According to a report from Bob Nightengale of USA Today, there could be a new 10-team, three division proposal, and the Blue Jays would have quite the division.
There seems to be increasing optimism every day about a potential return of Major League Baseball in 2020, and Bob Nightengale from USA Today provided us with the latest example of the league official working to make that happen.
Nightengale cites three industry experts who believe that baseball could return by the end of June, or “no later than July 2”, and that would require some plans to get ramped up in a hurry. To that end, there appears to be another new proposal in the works, and one that would of course have to be agreed upon between the player’s union and the ownership group.
In this case, the league would be split into three new divisions, each made up of ten teams. There are two parts of this that are especially interesting to me, and I’ll start with the biggest surprise in Nightengale’s piece. Apparently the plan is:
“And not only would baseball be played, but it would be played in their own major-league ballparks, albeit with no fans.”
Let’s face it, that could be a very big challenge for the Blue Jays, and it’s possible they would have to go to an alternative site in the United States. That’s not going to be ideal, and there would have to be a negotiation with the league in order for Canada’s only team to sign off on that type of plan. Granted, that would be a roadblock for just one of the 30 teams in the league, but one would think it would be a heavy consideration. The only reason I could see Rogers accepting such a scenario is because there wouldn’t be local ticket revenue from Toronto in this proposal anyway.
The second part that caught my eye were the divisions that Nightengale included. They would be based on geography even more so than usual, and would have to disregard the traditional AL/NL splits, and it could make for a very interesting situation for the Blue Jays. Here’s who Nightengale had them with:
New York Yankees, New York Mets, Boston Red Sox, Washington Nationals, Baltimore Orioles, Philadelphia Phillies, Pittsburgh Pirates, Tampa Bay Rays, Miami Marlins, and of course, the Blue Jays.
They obviously aren’t getting a reprieve from their AL East division rivals, but I quite like the way the rest of this looks, at least compared to the other alternatives. In fact, I would argue it would be the weakest of the three divisions (see Nightengale’s article for the others), and could potentially provide the Blue Jays with a fighting chance.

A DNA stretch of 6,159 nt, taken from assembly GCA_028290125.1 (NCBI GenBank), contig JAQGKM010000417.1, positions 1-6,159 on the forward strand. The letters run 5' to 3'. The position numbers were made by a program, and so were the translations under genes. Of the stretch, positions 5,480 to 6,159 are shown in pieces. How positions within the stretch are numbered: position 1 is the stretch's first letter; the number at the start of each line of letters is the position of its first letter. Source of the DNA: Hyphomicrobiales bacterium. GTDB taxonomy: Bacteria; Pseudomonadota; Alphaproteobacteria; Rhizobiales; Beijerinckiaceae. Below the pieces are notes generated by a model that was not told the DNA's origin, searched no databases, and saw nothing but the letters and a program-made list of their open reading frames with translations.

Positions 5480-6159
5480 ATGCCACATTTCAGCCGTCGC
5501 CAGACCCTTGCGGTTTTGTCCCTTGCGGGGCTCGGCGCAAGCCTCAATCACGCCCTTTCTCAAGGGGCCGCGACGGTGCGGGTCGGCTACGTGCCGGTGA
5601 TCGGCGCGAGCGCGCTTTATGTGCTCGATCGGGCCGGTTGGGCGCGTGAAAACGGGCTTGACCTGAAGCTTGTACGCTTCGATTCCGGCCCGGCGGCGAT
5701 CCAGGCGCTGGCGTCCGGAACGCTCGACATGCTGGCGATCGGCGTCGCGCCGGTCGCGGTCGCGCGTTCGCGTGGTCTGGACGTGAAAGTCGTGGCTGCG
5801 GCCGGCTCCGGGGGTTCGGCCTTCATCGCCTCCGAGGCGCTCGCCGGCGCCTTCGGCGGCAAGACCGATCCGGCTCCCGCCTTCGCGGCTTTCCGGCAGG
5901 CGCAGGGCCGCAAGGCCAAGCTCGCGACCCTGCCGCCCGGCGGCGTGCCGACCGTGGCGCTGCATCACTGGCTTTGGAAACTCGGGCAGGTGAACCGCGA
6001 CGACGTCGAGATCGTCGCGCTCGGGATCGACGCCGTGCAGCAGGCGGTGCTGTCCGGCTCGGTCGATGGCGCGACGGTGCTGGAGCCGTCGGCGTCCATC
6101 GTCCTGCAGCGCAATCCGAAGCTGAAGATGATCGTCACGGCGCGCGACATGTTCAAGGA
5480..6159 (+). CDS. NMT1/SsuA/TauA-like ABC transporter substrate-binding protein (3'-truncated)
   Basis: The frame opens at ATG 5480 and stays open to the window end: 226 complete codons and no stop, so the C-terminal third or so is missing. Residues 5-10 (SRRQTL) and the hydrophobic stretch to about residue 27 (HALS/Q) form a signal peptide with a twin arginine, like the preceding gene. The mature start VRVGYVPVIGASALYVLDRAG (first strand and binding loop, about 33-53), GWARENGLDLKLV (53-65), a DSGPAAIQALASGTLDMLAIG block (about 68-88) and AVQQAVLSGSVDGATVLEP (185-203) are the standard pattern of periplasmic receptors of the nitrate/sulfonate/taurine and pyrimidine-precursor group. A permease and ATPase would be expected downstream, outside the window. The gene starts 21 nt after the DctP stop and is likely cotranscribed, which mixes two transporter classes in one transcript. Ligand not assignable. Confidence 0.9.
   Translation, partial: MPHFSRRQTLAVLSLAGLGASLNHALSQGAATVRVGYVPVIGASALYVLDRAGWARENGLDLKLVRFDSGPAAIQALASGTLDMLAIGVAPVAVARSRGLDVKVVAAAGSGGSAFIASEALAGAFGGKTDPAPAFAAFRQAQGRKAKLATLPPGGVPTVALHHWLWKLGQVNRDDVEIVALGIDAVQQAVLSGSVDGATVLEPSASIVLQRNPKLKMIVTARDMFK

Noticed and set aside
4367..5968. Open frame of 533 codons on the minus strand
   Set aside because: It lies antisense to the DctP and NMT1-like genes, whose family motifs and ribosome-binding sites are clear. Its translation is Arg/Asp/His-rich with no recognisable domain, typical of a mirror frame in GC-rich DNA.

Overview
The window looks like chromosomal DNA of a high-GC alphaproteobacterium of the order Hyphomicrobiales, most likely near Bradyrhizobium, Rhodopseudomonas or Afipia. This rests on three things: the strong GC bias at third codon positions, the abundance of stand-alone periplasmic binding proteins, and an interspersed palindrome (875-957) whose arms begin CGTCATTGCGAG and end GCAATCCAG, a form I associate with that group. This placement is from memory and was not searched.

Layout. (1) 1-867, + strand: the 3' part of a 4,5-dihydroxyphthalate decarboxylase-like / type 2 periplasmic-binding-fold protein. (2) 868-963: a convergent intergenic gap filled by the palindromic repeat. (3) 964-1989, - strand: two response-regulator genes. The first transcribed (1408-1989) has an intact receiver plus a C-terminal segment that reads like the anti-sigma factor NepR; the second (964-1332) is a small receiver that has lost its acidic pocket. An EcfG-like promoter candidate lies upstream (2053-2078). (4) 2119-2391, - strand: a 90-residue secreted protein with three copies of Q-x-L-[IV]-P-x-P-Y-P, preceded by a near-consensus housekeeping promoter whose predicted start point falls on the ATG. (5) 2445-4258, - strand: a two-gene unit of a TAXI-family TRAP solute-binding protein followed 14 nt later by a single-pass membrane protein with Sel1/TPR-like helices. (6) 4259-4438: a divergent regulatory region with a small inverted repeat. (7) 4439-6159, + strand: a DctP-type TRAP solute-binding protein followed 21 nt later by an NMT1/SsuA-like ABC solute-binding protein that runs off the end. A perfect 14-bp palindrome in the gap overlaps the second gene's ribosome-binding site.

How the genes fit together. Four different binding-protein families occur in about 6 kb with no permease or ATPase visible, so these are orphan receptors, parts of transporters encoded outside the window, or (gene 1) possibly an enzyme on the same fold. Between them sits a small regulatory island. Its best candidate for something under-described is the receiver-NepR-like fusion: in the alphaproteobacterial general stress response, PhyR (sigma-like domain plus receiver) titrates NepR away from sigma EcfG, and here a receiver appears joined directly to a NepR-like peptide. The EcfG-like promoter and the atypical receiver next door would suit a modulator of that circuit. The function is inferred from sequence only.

As things stands I’ll readily admit that they’re well behind the Yankees, Nationals, and Rays. The Nationals are coming off of a World Series championship, and still have an overwhelming rotation. The Rays continue to put together one of the better teams in baseball on a shoestring budget, and the Yankees added Gerrit Cole to a pretty scary team already.
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The next tier would include the Red Sox, Mets, and Phillies, and while I’d consider the Blue Jays to be behind that trio as well, I don’t think it’s out of the realm of possibility that they could compete, or even exceed their production in this new division alignment. The Red Sox lost Mookie Betts from their roster a year ago, and even more importantly, Chris Sale from a fairly thin rotation. The Mets are going to be without Noah Syndergaard as well, and they’ll need to prove they’re more than just a bunch of names on paper. The same goes for the Phillies, who had a chance to make the post-season last year but proved they weren’t quite ready.
Where the Blue Jays would especially have a leg up on teams outside of this East Division would be with the lower tier. The Orioles, Marlins, and Pirates should be three of the worst teams in baseball, and in theory, the Blue Jays should be able to beat up on them a fair bit.
There’s no official word on a playoff format for this proposal, but there have been rumblings of a bigger tournament style conclusion to the season. In that case, the Blue Jays may have a pretty solid chance to finish in the top half of their division, and who knows, might even qualify for this new playoff format. From there, anything could happen.
The reality is, it’s all just speculation until a firm plan is put in place, but it’s fun to think about the Blue Jays chances in a situation like this. Yes, it would still be a year of transition in their rebuilding process, but in a scenario like this one, I think they might be able to surprise some people.